Category: Gunpowder Warfare

Black powder guns from arquebus to flintlock musket. I have chosen to start this period with the discovery of the New World (1492) and end it with the Siege of Sevastopol (1854–1855).
Sub-categories: New World, Italian Wars, Eighty Years’ War, Thirty Wars’ War, War of Spanish Succession, Napoleonic Wars, Liberators, Liberal Wars, Carlist Wars, New Zealand Wars.


Terrain Cards – Random terrain placement for pick up wargames

Terrain cards - Example - Real Cards

In our recent game of Tilly’s Very Bad Day Chris observed that, as the defender, he could exploit the terrain placement rules to his advantage. This is my proposal to address Chris’s concern. These rules allow randomised terrain for pick up battles in any period.

The terrain placement rules described here borrow heavily from Terrain Cards for a ECW Campaign.

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Spanish draw Swedes – 4 player game of Tilly’s Very Bad Day

Tilly-899 Swedish foot blaze away

In a very exciting game the Spanish (Jamie and Steven) just barely managed to deny the Swedes (Chris and Adam) the victory they thought well in hand. We really enjoyed our first game of Tilly’s Very Bad Day following publication. Again the rules proved themselves able to provide a fast and exciting game, with lots of flavour. We are still struggling to break deeply ingrained habits from DBA, e.g. bunching up, and the more we do this, the more we enjoy Tilly. And we still need to iron out the problem with chequerboard formations.

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First Battle of Seminara 28 June 1495

Ferdinand II (Ferrandino) of Naples

During the Italian Wars, there were three battles at Seminara, in toe of the Calabrian peninsula. This is the first one (28 June 1495), where Gonzalo Fernández de Córdoba, known to history as the Great Captain (El Gran Capitán), suffered his only defeat. This battle was also the first field battle in the Italian Wars. The French gendarmes drove off Gonsalvo’s genitors, the Calabrian Militia panicked, and the Swiss pikemen (apparently) rolled over the lightly equipped Spanish infantry. This defeat forced Gonsalvo to rethink Spanish arms and tactics. Decisions that subsequently lead to the successes that made his name.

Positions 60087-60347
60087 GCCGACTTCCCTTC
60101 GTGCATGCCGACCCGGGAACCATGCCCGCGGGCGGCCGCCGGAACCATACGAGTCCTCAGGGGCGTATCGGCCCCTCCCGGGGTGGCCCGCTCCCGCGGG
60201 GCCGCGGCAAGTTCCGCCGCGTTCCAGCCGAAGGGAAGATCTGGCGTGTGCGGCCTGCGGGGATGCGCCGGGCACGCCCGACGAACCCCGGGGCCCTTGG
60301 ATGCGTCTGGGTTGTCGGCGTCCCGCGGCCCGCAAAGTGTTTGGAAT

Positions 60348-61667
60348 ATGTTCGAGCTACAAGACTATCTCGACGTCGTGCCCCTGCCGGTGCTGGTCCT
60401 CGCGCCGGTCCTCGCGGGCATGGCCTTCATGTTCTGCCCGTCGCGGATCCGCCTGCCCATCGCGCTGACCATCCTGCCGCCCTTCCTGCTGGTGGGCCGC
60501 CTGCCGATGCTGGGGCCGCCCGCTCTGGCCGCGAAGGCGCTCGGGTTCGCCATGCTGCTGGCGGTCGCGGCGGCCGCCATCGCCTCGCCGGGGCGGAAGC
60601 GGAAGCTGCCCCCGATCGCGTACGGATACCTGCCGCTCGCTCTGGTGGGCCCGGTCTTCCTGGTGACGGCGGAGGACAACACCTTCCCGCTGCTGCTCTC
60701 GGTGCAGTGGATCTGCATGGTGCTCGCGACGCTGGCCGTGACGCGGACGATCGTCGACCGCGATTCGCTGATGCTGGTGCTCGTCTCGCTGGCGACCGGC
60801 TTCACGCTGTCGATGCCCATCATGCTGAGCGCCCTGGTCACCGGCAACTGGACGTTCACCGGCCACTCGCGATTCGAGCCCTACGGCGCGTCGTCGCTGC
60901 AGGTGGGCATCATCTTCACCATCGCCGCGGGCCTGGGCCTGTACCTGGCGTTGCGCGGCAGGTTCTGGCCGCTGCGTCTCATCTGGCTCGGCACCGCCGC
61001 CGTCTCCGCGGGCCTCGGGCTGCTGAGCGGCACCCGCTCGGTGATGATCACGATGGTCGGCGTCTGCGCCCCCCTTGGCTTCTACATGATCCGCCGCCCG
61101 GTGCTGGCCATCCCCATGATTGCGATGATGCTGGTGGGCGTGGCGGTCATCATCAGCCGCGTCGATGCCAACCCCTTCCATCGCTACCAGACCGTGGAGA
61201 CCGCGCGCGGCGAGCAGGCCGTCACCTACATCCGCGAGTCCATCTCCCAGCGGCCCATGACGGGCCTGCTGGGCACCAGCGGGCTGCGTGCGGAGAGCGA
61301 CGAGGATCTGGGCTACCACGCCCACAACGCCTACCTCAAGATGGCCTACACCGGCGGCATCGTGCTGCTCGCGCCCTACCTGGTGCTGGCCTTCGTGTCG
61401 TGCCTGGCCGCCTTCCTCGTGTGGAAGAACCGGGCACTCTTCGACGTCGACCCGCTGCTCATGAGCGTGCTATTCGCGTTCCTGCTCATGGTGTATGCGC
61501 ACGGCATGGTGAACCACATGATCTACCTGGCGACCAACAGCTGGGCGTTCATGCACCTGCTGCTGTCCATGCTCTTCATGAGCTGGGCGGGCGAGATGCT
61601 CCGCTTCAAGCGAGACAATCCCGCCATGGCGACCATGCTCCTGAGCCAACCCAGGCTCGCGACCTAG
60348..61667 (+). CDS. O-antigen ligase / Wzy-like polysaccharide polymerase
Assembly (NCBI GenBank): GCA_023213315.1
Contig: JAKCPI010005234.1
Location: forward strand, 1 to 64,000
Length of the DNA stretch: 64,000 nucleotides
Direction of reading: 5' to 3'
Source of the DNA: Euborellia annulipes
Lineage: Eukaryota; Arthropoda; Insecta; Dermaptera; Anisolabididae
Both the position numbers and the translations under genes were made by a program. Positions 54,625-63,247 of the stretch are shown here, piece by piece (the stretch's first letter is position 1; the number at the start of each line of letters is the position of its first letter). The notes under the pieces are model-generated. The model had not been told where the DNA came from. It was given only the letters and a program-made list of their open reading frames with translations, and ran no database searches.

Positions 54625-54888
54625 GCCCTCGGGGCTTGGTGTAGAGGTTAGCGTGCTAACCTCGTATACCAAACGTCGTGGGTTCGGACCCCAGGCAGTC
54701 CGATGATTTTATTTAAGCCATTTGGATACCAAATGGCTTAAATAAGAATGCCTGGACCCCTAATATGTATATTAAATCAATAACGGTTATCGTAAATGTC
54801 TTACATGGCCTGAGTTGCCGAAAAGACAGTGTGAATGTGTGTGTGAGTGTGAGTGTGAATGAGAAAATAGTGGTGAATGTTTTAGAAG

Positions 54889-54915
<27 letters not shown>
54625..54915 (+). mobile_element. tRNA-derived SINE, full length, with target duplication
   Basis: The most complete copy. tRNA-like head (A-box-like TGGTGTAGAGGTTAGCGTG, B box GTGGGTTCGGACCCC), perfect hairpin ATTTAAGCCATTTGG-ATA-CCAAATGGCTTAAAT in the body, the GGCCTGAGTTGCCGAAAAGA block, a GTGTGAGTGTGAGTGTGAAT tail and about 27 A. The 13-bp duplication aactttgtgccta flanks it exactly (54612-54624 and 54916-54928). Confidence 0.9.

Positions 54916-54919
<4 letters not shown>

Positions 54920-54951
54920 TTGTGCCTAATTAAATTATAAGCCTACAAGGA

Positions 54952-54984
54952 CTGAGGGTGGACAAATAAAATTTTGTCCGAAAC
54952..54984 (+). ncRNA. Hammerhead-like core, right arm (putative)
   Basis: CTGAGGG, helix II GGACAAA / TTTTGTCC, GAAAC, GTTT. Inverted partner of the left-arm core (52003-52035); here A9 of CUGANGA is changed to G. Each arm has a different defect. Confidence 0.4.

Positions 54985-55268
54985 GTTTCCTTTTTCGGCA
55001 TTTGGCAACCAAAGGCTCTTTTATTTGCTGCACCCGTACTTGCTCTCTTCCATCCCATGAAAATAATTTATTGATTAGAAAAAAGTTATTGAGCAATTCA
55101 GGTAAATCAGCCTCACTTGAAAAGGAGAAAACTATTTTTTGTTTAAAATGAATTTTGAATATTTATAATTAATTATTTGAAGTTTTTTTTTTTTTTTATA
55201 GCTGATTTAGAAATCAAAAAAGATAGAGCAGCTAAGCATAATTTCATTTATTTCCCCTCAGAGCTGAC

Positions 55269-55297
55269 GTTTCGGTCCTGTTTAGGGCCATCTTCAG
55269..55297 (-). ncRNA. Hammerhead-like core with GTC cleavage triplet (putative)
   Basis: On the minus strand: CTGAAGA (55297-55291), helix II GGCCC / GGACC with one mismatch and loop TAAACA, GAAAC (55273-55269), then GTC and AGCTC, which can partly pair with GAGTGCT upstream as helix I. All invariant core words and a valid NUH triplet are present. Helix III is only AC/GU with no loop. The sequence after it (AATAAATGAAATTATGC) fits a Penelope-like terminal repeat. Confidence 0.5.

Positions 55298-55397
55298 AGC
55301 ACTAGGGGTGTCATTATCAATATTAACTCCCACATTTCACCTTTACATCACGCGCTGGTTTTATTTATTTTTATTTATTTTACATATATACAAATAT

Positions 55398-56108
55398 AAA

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Musing on Types of Horse in Tilly’s Very Bad Day

30YW-769 - Generic - Harquebusiers

I quite like Brzezinski’s (1993) analysis of cavalry in the Thirty Years War. He believes there were three types of horse (Arquebusier, Horsemen, Cuirassier) and I think unit quality can simulate these types in Tilly’s Very Bad Day. All three types could shoot or charge but typically a unit did one or the other; I leave this choice to the player.

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Swedes beat Imperialists in play test of Tilly’s Very Bad Day

Tilly-70 Imperialist Harquebusiers

Adam, Chris, and Jamie came over for a play test of Tilly’s Very Bad Day. It was a good quick game, with considerable spectacle. There were lots of troops, and, yay. I’ve finally got my Thirty Years War forces on table. Although it was a reasonable game, we did come up with quite a long list of observations, suggestions, and tweaks to the rules. By the way, the Swedes beat the Imperialists.

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Spanish Painting Guide for the Thirty Years War

30YW-784 - Spanish - Pike and Shot

Since I’ve published Tilly’s Very Bad Day I figure I should update my painting guide for the Thirty Years War (1618-1648). Although the title refers to the Spanish this is the guide covers all troops in Spanish service whether Spanish, Italian, or Walloon.

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Imperialist Painting Guide for the Thirty Years War

30YW-856 Who is this guy